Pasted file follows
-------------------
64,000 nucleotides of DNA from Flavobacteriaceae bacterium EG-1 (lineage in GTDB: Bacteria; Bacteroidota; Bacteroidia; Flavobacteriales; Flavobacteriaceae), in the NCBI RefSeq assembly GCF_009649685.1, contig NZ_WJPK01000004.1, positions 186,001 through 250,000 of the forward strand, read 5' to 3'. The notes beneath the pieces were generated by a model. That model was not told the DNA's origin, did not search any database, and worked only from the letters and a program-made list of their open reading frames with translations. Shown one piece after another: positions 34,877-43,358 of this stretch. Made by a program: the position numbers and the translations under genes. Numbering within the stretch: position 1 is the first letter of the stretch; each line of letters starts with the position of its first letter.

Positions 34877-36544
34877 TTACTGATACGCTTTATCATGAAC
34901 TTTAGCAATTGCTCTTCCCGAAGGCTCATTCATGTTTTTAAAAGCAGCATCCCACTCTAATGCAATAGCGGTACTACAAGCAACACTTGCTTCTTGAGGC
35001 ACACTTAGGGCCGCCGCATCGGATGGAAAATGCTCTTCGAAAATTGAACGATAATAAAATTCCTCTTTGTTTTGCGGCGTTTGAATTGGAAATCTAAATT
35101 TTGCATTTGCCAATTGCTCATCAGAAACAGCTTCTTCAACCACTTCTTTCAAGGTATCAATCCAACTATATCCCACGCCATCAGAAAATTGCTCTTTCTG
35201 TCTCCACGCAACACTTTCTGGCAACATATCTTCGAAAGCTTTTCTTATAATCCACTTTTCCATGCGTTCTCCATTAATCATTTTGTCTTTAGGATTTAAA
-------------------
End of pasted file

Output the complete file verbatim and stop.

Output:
64,000 nucleotides of DNA from Flavobacteriaceae bacterium EG-1 (lineage in GTDB: Bacteria; Bacteroidota; Bacteroidia; Flavobacteriales; Flavobacteriaceae), in the NCBI RefSeq assembly GCF_009649685.1, contig NZ_WJPK01000004.1, positions 186,001 through 250,000 of the forward strand, read 5' to 3'. The notes beneath the pieces were generated by a model. That model was not told the DNA's origin, did not search any database, and worked only from the letters and a program-made list of their open reading frames with translations. Shown one piece after another: positions 34,877-43,358 of this stretch. Made by a program: the position numbers and the translations under genes. Numbering within the stretch: position 1 is the first letter of the stretch; each line of letters starts with the position of its first letter.

Positions 34877-36544
34877 TTACTGATACGCTTTATCATGAAC
34901 TTTAGCAATTGCTCTTCCCGAAGGCTCATTCATGTTTTTAAAAGCAGCATCCCACTCTAATGCAATAGCGGTACTACAAGCAACACTTGCTTCTTGAGGC
35001 ACACTTAGGGCCGCCGCATCGGATGGAAAATGCTCTTCGAAAATTGAACGATAATAAAATTCCTCTTTGTTTTGCGGCGTTTGAATTGGAAATCTAAATT
35101 TTGCATTTGCCAATTGCTCATCAGAAACAGCTTCTTCAACCACTTCTTTCAAGGTATCAATCCAACTATATCCCACGCCATCAGAAAATTGCTCTTTCTG
35201 TCTCCACGCAACACTTTCTGGCAACATATCTTCGAAAGCTTTTCTTATAATCCACTTTTCCATGCGTTCTCCATTAATCATTTTGTCTTTAGGATTTAAA